- Reuters/ Brendan McDermid
One of Canada’s largest pension boards is suing Saba Capital, the hedge fund run by credit trader Boaz Weinstein, for allegedly “manipulating the value” of their investments in a fund.
The Public Sector Pension Investment Board had $500 million in theSaba Offshore Feeder Fund, making it the fund’s largest investor.
In a complaint filed Friday, it accused Saba of marking down the fund’s portfolio when the board asked for a redemption.
The suit accused Saba of “artificially manipulating the value of the Board’s investments in the Fund in order to benefit defendants at the expense of the Board.”
The pension board first invested $300 million in February 2012 in exchange for Class A shares. In June 2013, it made another investment of $200 million. Saba Capital, however, began to suffer declines, having losing years in 2012, 2013, and 2014.
The fund’s assets began to dwindle. In March 2012, the fund had $3.9 billion in assets under management. By the summer of 2014, it was $1.5 billion, the complaint said.
At the beginning of 2015, PSP Investments requested to redeem all of its shares, effective March 31, 2015. According to the complaint, Saba Capital asked that they redeem in three installments. The pension board insisted on one full redemption.
The complaint alleges that Saba Capital “agreed to proceed with a full redemption, but improperly manipulated the values of certain of the Fund’s assets with the objective of artificially depressing the amount to be paid to the Board in satisfaction of its full redemption request.”
More from the complaint (emphasis ours):
In the first phase of this manipulation, defendants arbitrarily recorded a material markdown of the value of certain corporate bonds comprising a significant portion of the investment portfolio held for the benefit of the Saba Offshore Feeder Fund and its investors. Defendants engineered this one-time markdown in bad faith to deprive the Pension Board of the full amount of the redemption proceeds it was entitled to receive based on the value of the Fund’s assets as of March 31, 2015. Just one month later, defendants abruptly marked the bonds back up to the values they recorded immediately prior to the redemption. They did so to stanch further investor defections from the Fund and to directly benefit themselves by boosting the residual value of their investments in the Fund and other affiliated hedge funds with exposure to the same bonds. As a result of defendants’ self-dealing, the Pension Board incurred a substantial loss on its investment in the Fund, for which defendants are liable.
In a statement, Saba Capital called the lawsuit meritless. Here’s the full statement:
Saba Capital is disappointed that the Public Sector Pension Investment Board (“PSP”) has chosen to file a meritless lawsuit over the valuation of two securities out of well over a thousand. The difference in value at issue amounts to merely 2.6% of the total of PSP’s former investment with Saba.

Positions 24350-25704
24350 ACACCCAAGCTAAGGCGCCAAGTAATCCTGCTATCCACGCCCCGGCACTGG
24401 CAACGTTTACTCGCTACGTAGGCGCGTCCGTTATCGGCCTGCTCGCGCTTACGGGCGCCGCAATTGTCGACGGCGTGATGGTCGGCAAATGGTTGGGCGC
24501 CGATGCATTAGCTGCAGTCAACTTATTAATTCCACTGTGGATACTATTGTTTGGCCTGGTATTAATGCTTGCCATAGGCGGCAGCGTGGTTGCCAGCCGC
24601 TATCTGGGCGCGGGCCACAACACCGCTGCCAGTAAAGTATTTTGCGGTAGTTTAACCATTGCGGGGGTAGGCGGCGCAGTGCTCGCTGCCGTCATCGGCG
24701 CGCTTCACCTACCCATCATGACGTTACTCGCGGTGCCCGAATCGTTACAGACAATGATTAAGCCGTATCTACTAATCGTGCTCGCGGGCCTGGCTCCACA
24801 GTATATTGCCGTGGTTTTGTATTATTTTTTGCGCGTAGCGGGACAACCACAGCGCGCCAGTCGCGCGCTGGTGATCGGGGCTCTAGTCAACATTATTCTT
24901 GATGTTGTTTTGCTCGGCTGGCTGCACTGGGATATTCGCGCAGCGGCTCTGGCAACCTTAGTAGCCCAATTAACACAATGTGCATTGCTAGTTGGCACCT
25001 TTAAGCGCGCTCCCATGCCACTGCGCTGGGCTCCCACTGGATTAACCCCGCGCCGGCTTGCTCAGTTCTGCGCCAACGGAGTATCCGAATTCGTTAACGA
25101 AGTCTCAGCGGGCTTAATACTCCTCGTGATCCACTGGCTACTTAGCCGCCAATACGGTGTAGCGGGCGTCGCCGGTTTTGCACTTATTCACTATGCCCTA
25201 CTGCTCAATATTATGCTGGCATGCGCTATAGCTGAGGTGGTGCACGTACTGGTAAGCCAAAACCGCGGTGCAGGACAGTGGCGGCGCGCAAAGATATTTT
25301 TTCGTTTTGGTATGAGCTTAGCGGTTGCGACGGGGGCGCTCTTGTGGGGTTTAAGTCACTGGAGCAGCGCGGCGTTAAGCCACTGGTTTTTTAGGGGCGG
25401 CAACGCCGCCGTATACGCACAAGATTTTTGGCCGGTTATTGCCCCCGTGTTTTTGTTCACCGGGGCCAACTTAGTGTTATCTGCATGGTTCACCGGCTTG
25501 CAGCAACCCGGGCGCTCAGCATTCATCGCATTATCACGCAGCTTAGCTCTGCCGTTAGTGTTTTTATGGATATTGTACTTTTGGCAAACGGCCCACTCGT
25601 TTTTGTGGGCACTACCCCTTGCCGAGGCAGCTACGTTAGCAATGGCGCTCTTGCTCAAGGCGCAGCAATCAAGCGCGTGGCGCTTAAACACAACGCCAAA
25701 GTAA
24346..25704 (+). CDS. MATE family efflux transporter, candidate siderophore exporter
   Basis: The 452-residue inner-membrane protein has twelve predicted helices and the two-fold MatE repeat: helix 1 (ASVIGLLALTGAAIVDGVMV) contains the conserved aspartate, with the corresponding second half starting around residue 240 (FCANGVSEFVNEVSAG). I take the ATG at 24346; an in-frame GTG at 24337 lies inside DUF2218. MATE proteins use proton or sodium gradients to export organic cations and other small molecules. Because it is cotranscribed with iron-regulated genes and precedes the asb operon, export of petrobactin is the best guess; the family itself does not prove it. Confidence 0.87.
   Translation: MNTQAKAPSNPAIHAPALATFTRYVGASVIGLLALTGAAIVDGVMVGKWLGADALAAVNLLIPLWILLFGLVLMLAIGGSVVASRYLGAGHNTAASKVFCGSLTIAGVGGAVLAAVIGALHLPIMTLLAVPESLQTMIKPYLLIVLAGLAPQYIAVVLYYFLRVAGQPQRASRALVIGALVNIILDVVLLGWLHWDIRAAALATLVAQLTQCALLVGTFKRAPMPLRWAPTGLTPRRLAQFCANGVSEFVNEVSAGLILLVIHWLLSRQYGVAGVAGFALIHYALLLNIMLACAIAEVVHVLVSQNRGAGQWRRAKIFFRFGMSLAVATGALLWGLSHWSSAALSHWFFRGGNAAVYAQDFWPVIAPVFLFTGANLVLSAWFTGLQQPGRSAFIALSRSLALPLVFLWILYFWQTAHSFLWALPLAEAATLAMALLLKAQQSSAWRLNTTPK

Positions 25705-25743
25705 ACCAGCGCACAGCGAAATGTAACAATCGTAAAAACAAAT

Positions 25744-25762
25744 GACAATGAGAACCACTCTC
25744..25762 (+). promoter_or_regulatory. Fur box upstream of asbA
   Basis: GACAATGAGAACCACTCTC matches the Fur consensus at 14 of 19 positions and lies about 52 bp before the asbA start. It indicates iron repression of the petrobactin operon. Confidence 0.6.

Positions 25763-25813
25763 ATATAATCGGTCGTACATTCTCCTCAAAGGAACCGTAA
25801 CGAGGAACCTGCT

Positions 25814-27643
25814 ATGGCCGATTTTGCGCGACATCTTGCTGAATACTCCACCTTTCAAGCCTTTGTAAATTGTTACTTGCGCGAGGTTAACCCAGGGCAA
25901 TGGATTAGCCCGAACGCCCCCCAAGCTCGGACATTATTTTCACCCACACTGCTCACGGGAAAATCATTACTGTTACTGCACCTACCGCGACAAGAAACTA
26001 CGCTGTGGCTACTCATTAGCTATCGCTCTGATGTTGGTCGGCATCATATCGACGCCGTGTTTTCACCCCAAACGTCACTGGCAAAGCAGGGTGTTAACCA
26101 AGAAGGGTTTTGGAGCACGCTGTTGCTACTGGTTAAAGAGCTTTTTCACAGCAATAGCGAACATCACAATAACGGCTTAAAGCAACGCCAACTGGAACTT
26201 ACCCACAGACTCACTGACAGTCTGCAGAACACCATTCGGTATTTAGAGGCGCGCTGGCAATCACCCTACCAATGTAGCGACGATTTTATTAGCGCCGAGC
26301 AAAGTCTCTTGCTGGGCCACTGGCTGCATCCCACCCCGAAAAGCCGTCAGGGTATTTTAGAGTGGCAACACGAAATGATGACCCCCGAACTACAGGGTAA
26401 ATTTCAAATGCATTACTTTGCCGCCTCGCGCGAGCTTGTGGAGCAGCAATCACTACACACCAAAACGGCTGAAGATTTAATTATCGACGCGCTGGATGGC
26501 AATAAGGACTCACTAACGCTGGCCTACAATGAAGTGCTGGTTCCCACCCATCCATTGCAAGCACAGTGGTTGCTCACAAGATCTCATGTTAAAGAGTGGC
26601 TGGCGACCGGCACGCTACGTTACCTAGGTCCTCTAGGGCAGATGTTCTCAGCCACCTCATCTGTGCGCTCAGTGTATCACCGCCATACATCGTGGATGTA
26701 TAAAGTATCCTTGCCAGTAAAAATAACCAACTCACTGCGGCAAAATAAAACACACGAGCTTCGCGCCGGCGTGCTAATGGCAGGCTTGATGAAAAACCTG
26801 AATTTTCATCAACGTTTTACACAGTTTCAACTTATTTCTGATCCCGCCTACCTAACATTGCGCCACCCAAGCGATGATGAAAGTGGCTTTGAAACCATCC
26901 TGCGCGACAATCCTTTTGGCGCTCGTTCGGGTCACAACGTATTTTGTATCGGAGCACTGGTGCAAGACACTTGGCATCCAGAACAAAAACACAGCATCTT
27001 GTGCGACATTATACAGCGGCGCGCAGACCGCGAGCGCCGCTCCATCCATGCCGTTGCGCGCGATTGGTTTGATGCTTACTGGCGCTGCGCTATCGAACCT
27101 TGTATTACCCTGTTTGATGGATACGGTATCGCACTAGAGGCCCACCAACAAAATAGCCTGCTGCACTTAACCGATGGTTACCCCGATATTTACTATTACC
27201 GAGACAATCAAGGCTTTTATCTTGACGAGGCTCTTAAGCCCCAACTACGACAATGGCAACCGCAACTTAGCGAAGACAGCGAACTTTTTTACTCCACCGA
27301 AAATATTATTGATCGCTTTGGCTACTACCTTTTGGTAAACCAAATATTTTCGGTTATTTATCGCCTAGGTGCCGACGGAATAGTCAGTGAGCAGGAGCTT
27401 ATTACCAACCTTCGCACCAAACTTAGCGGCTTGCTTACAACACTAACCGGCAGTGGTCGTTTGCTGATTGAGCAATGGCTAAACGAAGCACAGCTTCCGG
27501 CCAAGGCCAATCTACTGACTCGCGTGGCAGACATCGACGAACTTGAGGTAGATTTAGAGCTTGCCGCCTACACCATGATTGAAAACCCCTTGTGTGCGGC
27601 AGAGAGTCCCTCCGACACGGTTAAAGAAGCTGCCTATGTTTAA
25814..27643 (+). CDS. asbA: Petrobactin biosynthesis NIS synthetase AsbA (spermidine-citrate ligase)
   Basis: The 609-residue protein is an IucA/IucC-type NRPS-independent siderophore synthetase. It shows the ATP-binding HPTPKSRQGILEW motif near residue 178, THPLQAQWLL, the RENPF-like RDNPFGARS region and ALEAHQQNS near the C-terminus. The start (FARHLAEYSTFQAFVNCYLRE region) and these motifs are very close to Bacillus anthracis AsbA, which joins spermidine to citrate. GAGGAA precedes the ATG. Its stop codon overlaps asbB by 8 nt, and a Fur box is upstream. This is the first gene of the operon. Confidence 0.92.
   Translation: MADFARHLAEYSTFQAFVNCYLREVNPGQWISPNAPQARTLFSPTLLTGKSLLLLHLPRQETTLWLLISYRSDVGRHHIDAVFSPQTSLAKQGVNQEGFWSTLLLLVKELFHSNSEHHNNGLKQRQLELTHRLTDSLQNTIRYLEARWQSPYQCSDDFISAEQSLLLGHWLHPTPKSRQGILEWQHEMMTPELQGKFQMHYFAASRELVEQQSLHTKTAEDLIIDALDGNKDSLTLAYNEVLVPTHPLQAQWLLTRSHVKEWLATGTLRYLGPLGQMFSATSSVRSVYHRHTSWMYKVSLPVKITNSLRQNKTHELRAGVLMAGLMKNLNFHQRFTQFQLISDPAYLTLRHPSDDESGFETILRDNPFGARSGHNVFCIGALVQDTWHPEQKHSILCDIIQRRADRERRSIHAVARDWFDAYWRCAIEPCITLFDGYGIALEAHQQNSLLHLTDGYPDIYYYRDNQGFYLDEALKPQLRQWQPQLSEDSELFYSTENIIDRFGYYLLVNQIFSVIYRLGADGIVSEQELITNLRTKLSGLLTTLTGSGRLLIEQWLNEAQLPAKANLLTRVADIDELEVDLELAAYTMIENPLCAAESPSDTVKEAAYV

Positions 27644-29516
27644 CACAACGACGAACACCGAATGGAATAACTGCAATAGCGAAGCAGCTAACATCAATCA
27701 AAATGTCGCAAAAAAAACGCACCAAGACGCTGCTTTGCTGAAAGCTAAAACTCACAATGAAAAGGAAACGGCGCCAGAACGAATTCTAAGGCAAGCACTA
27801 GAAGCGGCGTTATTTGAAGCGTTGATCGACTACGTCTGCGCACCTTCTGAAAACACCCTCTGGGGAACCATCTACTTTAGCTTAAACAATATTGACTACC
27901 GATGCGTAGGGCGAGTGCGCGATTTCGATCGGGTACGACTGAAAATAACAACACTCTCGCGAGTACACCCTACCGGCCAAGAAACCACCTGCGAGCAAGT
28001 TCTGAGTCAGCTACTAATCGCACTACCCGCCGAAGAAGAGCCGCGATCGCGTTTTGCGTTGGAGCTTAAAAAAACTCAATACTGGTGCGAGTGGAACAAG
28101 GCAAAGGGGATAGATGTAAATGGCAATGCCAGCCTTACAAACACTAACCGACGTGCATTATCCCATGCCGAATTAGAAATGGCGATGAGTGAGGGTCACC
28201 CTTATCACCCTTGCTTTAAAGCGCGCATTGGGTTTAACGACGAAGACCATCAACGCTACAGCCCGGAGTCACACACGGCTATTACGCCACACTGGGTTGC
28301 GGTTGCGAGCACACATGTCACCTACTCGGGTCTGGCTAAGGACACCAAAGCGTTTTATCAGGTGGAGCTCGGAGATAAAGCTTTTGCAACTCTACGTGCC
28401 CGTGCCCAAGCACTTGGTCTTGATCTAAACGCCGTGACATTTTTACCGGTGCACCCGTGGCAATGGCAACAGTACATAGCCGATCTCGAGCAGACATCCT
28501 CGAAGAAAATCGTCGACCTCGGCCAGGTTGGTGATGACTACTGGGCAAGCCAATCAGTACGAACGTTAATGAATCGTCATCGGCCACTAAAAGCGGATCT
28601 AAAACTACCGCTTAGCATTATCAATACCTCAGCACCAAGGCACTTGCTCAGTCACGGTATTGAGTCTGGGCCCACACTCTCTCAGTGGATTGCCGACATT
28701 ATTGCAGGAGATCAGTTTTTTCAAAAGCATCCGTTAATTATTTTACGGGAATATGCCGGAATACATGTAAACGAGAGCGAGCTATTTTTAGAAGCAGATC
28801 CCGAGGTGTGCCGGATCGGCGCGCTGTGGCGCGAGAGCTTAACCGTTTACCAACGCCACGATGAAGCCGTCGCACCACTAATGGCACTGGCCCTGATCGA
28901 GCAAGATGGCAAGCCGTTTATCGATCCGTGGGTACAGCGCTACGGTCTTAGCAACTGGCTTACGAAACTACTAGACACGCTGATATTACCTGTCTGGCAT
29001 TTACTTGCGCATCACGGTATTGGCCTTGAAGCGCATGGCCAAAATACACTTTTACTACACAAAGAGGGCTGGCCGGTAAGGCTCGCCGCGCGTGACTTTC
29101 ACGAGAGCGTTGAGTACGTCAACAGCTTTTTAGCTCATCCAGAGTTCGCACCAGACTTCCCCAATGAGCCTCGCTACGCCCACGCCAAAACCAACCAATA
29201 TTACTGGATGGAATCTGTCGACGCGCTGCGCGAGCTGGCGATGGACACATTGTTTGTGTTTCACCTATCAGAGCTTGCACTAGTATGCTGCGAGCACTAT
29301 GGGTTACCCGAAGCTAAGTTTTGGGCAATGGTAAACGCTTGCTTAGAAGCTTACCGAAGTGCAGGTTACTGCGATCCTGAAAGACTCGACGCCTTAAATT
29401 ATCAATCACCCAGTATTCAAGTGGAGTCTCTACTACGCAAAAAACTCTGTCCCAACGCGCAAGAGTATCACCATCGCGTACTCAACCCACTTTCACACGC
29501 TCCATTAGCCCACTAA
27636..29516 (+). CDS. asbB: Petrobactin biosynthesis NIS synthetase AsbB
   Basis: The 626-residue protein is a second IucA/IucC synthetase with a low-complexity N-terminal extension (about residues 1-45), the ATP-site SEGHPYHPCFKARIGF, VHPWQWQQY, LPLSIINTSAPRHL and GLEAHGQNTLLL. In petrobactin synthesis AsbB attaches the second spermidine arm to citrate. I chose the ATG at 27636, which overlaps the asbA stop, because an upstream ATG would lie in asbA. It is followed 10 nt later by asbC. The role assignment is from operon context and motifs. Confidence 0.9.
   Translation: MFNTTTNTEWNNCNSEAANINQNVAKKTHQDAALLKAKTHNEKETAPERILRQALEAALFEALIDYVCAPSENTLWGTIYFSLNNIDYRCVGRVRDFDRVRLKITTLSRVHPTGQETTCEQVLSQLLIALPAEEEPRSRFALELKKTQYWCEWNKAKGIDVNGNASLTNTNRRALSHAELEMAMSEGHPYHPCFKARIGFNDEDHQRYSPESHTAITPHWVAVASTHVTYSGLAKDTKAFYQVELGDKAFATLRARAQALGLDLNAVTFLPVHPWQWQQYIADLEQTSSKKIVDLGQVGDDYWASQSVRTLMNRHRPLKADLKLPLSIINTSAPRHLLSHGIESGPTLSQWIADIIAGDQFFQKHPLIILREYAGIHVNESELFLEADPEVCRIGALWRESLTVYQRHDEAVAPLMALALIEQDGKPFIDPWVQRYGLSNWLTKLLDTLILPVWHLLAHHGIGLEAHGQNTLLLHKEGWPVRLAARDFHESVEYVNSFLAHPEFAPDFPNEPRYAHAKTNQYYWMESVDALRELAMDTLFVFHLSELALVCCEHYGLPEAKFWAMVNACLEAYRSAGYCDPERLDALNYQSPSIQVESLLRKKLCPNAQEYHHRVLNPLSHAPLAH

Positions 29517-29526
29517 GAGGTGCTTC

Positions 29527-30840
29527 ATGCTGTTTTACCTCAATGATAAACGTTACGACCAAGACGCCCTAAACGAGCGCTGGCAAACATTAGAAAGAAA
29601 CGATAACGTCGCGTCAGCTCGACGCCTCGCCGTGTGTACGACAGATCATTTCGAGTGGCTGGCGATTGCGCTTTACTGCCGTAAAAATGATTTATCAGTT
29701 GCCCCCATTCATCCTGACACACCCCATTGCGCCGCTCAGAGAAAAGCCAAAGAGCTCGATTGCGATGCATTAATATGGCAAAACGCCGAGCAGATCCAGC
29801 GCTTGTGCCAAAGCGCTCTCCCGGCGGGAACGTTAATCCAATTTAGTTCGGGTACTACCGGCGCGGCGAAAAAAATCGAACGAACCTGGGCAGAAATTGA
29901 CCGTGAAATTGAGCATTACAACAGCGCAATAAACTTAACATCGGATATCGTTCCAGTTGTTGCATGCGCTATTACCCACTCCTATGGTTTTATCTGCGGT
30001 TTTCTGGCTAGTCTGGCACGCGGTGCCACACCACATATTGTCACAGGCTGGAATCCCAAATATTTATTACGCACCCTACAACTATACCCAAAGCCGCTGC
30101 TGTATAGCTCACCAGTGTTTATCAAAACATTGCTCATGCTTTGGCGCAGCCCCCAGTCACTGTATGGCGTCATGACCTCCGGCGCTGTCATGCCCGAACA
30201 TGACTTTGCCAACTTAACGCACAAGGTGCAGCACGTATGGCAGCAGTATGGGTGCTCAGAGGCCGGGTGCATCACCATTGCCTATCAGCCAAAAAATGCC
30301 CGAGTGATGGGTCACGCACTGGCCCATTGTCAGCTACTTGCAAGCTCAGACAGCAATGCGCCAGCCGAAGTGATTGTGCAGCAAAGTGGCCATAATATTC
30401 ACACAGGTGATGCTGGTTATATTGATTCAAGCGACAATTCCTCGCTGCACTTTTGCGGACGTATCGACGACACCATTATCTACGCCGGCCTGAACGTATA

As was explained to PSP in writing earlier this year, these two securities were priced using an industry-standard bid wanted in competition (BWIC) process, soliciting competitive bids from every leading broker and dealer in the relevant securities. The BWIC process was fully consistent with Saba’s valuation policy, and was carefully vetted and approved not only by Saba’s internal valuation committee, but by at least four external advisors: auditors, outside counsel, fund administrator, and Saba’s external members of its board of directors.
Contrary to the allegations in PSP’s complaint, Saba did not use the BWIC prices for a single month and solely for purposes of PSP’s redemption, but rather continued to use BWIC pricing as appropriate in the second and third quarters of 2015. Moreover, the results of the BWIC process were accepted by PSP more than 90% of the time, for dozens of securities. In only two instances – the two at the center of PSP’s lawsuit – did PSP take issue with the prices obtained by the BWIC process. PSP’s cherry-picked objection to these two prices has no legal merit.
Saba Capital took great care in redeeming PSP’s investment on a time-table dictated by PSP, including by finding fair and accurate market prices for extremely illiquid positions. Saba Capital looks forward to vindicating its position in court.
Before founding Saba in 2009, Weinstein was the cohead of credit trading at Deutsche Bank. In 2011, he made headlines for being the trader who took the other side of JPMorgan’s disastrous “London Whale” trade. At its peak, Saba managed $5.5 billion in assets.
PSP Investments manages the assets of the pension plans of the Canadian Forces, the Royal Canadian Mounted Police, the Reserve Force of Canada, and the Public Service of Canada.
The suit, Public Sector Pension Investment Board v. Saba Capital Management, L.P. et al, was filed Friday in New York County Supreme Court.